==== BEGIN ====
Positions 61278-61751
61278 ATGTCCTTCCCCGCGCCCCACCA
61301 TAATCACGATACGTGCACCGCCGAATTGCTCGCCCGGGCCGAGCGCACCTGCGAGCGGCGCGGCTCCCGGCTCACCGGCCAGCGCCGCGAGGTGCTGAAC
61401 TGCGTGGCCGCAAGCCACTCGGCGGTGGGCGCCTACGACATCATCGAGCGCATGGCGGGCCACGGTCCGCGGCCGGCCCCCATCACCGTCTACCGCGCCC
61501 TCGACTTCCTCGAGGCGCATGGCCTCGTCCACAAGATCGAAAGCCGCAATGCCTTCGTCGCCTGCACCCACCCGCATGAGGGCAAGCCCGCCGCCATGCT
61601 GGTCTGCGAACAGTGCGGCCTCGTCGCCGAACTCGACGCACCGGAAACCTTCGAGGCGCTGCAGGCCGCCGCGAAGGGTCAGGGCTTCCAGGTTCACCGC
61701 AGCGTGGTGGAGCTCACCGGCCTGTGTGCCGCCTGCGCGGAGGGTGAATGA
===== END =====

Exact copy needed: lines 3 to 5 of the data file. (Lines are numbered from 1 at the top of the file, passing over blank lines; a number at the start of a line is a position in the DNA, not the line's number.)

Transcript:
61301 TAATCACGATACGTGCACCGCCGAATTGCTCGCCCGGGCCGAGCGCACCTGCGAGCGGCGCGGCTCCCGGCTCACCGGCCAGCGCCGCGAGGTGCTGAAC
61401 TGCGTGGCCGCAAGCCACTCGGCGGTGGGCGCCTACGACATCATCGAGCGCATGGCGGGCCACGGTCCGCGGCCGGCCCCCATCACCGTCTACCGCGCCC
61501 TCGACTTCCTCGAGGCGCATGGCCTCGTCCACAAGATCGAAAGCCGCAATGCCTTCGTCGCCTGCACCCACCCGCATGAGGGCAAGCCCGCCGCCATGCT